Article by James Chater
The chemicals industry is so vast – ranging from petrochemicals to pharmaceuticals, fertilizers and numerous other areas – that generalizations are difficult. However, the sector as a whole appears to be in good shape, with most indicators pointing to strong and upward growth. In March of 2017 the American Chemistry Council published figures showing 5.5 per cent production growth over one year, with growth of 0.5 per cent in March alone).
Breaking it down into regions and countries, we see a varied picture, with Belgium growing by a staggering 12 per cent and Sweden lagging with -10 per cent. Overall, Europe posted healthy growth, especially in the eastern and central regions. North America had a sluggish year, while Latin and South America suffered negative growth. In Asia, growth is strong, with China playing a dominant role and South Korea and Japan especially dynamic. The industry is also undergoing a shake-up, with a surge in mergers and acquisition approaching.
Despite slower growth, China’s dominant role remains unchallenged. There are over 140 chemical parks, and the government is focusing on seven of them; several major petrochemical projects are planned. The BASF/Markor partnership started up a new plant in July last year, and BASF is building a plastic additives plant in Shanghai. SABIC has agreed to build a coal-based petrochemical complex. Rongsheng is planning a plastic bottle factory for 2018, Sinopec is boosting capacity at its fine chemicals plant at Maoming, and a hydrocracking plant for Gazprom was recently announced.
September 2016 saw the launch of the Far-Eastern Petrochemical Company (FEPCO), a joint venture between Rosneft and ChemChina. The rest of Asia is also bristling with activity. BASF opened its first plant in Sri Lanka to produce construction chemicals and is expanding production capacity for specialty plastics in South Korea. In December of 2016 the German chemicals giant announced plans to build its first plant in Myanmar. India saw the opening of an additional plant for automotive emissions catalysts, while KBR is revamping its ammonia plant at Panambur, Mangalore. In Malaysia, Petronas is planning a refinery and petrochemicals complex, while Thailand’s IRPC announced it will expand its petrochemical capacity.
In Europe, one of the biggest projects is BASF’s acetylene project at Ludwigshafen. The plant will start up at the end of 2019 and replace the existing plant. It will serve around 20 production sites at the Ludwigshafen facilities. The company is also teaming up with Avantium to produce furandicarboxylic acid (FDCA), a bio-based chemical. In the UK, Swedish plastics engineer Trelleborg has opened an applied technologies facility in Retford, Nottinghamshire, to grow its polyurethane manufacturing capabilities.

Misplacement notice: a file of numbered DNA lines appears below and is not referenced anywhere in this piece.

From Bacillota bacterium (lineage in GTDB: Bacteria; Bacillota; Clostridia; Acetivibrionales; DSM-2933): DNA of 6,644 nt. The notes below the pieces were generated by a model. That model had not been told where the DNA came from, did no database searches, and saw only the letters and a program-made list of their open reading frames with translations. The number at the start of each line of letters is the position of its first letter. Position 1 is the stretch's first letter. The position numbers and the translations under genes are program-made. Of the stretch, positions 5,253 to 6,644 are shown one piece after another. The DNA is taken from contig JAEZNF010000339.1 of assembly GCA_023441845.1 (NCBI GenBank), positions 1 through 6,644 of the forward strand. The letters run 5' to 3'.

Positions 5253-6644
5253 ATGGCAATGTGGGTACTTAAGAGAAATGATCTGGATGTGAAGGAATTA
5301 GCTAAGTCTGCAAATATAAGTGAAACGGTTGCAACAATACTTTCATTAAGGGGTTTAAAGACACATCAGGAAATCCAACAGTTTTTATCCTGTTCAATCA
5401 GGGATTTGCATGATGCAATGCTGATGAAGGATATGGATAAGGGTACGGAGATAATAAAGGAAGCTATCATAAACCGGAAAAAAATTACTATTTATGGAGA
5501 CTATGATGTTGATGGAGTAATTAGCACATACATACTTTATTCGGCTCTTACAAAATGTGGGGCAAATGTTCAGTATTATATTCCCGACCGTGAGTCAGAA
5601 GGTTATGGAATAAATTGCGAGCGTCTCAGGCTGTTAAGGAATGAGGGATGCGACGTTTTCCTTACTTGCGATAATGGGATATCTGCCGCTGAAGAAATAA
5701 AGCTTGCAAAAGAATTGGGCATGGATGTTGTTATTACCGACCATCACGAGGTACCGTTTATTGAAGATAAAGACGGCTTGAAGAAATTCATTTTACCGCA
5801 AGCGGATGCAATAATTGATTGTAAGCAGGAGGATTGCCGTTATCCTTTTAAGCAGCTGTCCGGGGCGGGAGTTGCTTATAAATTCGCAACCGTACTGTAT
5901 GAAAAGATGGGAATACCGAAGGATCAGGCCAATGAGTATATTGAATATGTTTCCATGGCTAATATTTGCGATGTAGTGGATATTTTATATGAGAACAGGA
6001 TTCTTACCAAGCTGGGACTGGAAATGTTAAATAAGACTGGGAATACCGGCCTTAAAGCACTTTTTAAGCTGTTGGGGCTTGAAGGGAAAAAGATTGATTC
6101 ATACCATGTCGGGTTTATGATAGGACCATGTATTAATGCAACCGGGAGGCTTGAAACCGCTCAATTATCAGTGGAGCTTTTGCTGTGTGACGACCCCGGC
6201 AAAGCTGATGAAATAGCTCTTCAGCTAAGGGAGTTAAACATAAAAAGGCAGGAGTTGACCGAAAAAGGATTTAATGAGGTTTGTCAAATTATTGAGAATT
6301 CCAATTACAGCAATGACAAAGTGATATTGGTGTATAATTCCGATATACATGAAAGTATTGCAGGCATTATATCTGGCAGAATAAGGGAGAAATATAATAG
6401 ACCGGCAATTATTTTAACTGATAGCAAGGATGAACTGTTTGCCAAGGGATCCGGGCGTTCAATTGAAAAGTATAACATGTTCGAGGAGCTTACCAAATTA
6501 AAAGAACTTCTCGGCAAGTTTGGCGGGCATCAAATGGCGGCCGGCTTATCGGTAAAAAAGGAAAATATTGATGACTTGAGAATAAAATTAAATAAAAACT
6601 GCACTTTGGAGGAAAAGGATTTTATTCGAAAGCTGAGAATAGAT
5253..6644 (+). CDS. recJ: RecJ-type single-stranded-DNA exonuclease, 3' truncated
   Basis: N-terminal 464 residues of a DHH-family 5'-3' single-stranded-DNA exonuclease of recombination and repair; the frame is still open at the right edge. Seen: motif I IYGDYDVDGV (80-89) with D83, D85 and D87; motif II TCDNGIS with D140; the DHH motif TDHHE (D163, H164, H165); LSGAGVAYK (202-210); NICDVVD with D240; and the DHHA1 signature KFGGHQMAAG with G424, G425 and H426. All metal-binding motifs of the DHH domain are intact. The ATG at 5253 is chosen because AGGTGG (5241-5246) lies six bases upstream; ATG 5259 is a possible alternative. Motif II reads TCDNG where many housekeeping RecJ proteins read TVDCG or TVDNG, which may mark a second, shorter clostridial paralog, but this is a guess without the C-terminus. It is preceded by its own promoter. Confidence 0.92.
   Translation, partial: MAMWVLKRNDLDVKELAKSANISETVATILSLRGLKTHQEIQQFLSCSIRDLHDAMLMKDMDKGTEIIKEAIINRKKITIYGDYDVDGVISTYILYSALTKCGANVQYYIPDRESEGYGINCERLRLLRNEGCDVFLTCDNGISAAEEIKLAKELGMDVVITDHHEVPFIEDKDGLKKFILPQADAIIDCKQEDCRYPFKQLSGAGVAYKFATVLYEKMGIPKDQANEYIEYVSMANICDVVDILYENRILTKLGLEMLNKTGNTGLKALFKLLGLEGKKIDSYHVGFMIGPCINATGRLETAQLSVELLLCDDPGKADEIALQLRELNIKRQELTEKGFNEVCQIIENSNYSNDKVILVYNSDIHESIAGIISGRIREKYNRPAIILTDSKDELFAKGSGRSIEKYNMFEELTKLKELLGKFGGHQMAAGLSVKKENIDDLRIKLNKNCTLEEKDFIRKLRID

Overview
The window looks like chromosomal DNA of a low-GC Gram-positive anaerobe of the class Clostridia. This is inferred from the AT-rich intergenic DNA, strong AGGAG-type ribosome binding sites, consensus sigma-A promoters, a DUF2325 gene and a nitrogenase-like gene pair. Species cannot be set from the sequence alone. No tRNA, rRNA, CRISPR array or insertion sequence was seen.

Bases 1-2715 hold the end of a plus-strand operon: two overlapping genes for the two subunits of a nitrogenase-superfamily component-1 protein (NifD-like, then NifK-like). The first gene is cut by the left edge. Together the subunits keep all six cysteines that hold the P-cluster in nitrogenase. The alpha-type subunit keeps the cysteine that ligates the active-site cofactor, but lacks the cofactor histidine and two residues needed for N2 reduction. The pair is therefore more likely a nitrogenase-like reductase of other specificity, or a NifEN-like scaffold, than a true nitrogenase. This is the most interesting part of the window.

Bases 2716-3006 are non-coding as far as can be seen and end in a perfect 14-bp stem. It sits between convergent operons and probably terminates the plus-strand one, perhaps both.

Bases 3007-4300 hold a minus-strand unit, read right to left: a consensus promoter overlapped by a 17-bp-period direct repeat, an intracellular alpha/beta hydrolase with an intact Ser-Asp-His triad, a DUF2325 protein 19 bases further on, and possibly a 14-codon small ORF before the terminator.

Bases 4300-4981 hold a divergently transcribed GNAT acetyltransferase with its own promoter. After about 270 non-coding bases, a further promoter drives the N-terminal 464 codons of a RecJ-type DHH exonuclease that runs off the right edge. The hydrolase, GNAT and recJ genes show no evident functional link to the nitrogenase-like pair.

In Russia, Lukoil opened its largest vacuum gasoil hydrocracking unit in Volgograd. In North America, the shale oil and gas industry has resulted in several methanol and ethylene projects. Up to six ethane projects are expected to come online in 2017, and another ten are being considered. Several new facilities are planned. For example on the Gulf Coast, Exxonmobil will spend 20 billion USD over ten years on refineries, chemical and LNG projects and is planning a multi-billiondollar petrochemical complex in partnership with SABIC.
In the Middle East activity is mainly focused in Saudi Arabia, where SABIC, which has just started up a rubber factory, is considering a petrochemicals project with Saudi Aramco that would convert crude oil directly into chemicals without manufacturing naphtha. The Saudi kingdom is also opening up to foreign companies: the first to acquire a trading licence was Dow, which is exploring opportunities across a range of industries.
Also expected to flourish is Iran – though this depends on whether the lifting of sanctions is definitive. In October 2016 Shell signed an MOU with the country’s National Petrochemical to work on joint projects. Indeed, the country is seeking foreign investment to build 25 petrochemical plants. Algeria announced tenders for four petrochemical plants and had received 49 offers from international firms by February.
IKEA’s focus on renewables
Breakthroughs in chemical technology have the potential to transform the way we generate energy and make things. Among the most interesting recent developments are (1) bio-based chemicals, (2) energy reduction in chemical processing and (3) breakthroughs in catalysis technology.
Bio-based chemicals use organic material, rather than crude oil or oil derivatives, as feedstock. For example, the BASFAvantium partnership produces furandicarboxylic acid (FDCA) from fructose; from it is derived a new polymer, polyethylenefuranoate (PEF), used in bottles and home care products. The University of Bath is investigating bio-chemicals such as pinene, a waste product from papermaking derived from pine trees, which could replace caprolactone; and limonene, from citrus fruit, which could replace petrochemicals to make plastics or pharmaceuticals.
Bio-based chemicals are getting a big boost from the likes of Lego and IKEA, which wants to manufacture all its plastic products – including carrier bags, toys and storage boxes – from renewable and/ or recycled materials by 2020.
Less energy-intensive production